I shall add that James Garner manages to grin and look light-hearted through all this, Nigel Greene projects his accustomed authority in too little screen time, and Eva Renzi, memorable in The Quiller Memorandum (or was it Funeral in Berlin? I forget which.) fills her forgettable part more than adequately.

   But it’s all for naught under Daniel Mann’s leaden direction. How they kept his obvious disinterest from spreading to the rest of the cast I can’t figure — perhaps they quarantined him — but The Pink Jungle just isn’t worth that much deep thought.




RUDOLPH FISHER – The Conjure-Man Dies. Dr. John Archer & Sgt. Perry Dark #1 (*). Covici Friede, hardcover, 1932.  Reprinted several times, including:  Arno Press, hardcover, 1971, introduction by Stanley Ellin. University of Michigan Press, softcover, 1992; Poisoned Pen Press, softcover, 2022.

   The first Black detective novel. It is set in Harlem, involving the murder of a soothsayer.

   The author was a doctor who died by cancer aged 37. By proxy, he places a Dr. Archer, who lives across the street from the crime scene. Archer volunteers his scientific services to the aid of Detective Dart of the Harlem precinct. Local politicos made the recent choice to hire Black police officers, as better able to traverse Harlem’s cultural eccentricities.

   An excellent introduction by Stanley Ellin points out the interesting combination here of Van Dine inspired scaffolding, scientific induction and overlong exposition with Hammett-like precision in dialogue.

   What makes the book unique is its presentation of Harlem characters in their colorful vernacular of the times — a vernacular whose stark presentation may be inspired by Hammett but the content of which is entirely its own.

   Enjoyable mystery and worth reading even were it not an important historical document.

(*) The pair of detectives also appeared in the novella “John Archer’s Nose,” which was collected in The City of Refuge: The Collected Stories of Rudolph Fisher (University of Missouri, 1987). This may have been its first appearance.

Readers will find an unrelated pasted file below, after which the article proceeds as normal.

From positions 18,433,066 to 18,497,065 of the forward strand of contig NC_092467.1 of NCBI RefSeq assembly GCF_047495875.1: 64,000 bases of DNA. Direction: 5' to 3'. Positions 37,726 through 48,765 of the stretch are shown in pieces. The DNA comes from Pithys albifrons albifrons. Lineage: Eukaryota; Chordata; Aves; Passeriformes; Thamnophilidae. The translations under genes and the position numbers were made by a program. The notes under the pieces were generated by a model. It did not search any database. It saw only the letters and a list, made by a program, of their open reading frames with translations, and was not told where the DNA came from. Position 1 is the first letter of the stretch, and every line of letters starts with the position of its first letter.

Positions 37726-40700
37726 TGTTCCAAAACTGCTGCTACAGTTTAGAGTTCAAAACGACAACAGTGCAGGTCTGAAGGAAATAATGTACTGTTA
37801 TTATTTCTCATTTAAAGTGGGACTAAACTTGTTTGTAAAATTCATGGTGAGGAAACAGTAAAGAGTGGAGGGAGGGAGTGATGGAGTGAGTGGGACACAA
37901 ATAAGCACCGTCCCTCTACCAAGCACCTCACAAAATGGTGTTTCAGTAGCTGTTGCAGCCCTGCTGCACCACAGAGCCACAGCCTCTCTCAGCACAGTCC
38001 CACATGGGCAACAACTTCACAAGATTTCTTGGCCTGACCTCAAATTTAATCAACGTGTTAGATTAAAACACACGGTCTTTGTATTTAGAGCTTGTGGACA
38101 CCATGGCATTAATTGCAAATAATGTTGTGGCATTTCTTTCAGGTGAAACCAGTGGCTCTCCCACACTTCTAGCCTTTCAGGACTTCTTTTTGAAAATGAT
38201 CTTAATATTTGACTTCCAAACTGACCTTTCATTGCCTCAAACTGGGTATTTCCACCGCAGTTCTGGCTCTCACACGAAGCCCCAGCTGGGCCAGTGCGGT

JOHN CREASEY – A Knife for the Toff. Richard Rollinson #24. Evans, UK, hardcover, 1951. Pyramid R-1097, paperback, 1st US edn, 1964.

   Richard Rollinson, the Toff is on the dance floor with the beautiful Camilla aboard a yacht owned by the ruthless and grossly fat Rumplemeyer who watches malevolently over them, and despite the seeming atmosphere of gaiety time is running out for the Toff as he flirts with his beautiful dancing partner.

   â€œDoes anything appeal?” (she asks)

   â€œYes…The facade of beauty and the interior decoration of corruption. What turned you from a sweet innocent child into a worshiper before the shrine of that maggoty Buddha? Was it just that gold glitters? Were your tiny feet turned off the straight and narrow path by the lure of the luscious life, or did some great tragedy blight your whole existence?”

   That, of course, is the authentic voice of the gentleman adventurer of the Twenties and Thirties however hardened and changed by the War. But the day of the swashbuckling poetry-spouting hero serenading bobbies in the street and speeding down narrow foggy roads in low slung cars is over. Tough guy Americans, Peter Cheyney, and the War ended all that and James Bond is about to put the boot in it for higher stakes than boodle.

   It is 1951, and the breed has changed a bit, grown a shade tougher, and less concerned with the niceties. We are still two years out from James Bond, but at times it is hard not to wonder that the same things that influenced Ian Fleming’s licensed public executioner might not be haunting the Toff as well. He’s not quite the same man he was before the War.

   The Toff was always the odd man out of the gentleman adventurer school. Not only was he genuinely from money and birth (“A gold spoon,” he tells Camilla when she accuses him of having been born with a silver spoon in his mouth). Despite that his knight errantry came with a social conscience, it is hard to imagine Simon Templar or Norman Conquest possessing, and however close he skirts it, he is never a desperado or outlaw, just a bit careless with the workings of the law when they interfere with justice.

   Even in those rare cases where the villain he’s pursuing is a personal one (The Toff Goes to Market, in which Aunt Gloria is poisoned by wartime black marketeers), he’s far less likely to fling himself through plate glass windows with guns blazing or dangle the odd bad guy out windows than the Saint or 1066, and unlike Creasey’s other gentleman hero, the Baron, he would never take revenge on a social order that betrayed him.

   It’s hard to imagine the Saint financing a club for boys in the East End like the Toff.

   All that is about to go out the window with this one though. It is 1951, a new decade, and Rollinson is up against a different kind of bad guy than the usual petty master criminals he’s used to, and the fantastic Rumplemeyer has Rolly trapped on his yacht, the Lucretia, with only minutes to choose between a watery grave and serving a hideous criminal master.

   While Creasey always opens well, it is unusual for him to put the Toff in the thick of it on page one and start ratcheting from that point on.

   What Creasey excels at is the choreography of tension and action. His heroes are not the kind to stand around wondering what course to take. That’s another Bondian tie. They aren’t afraid to kick the card table over when they get a bad hand.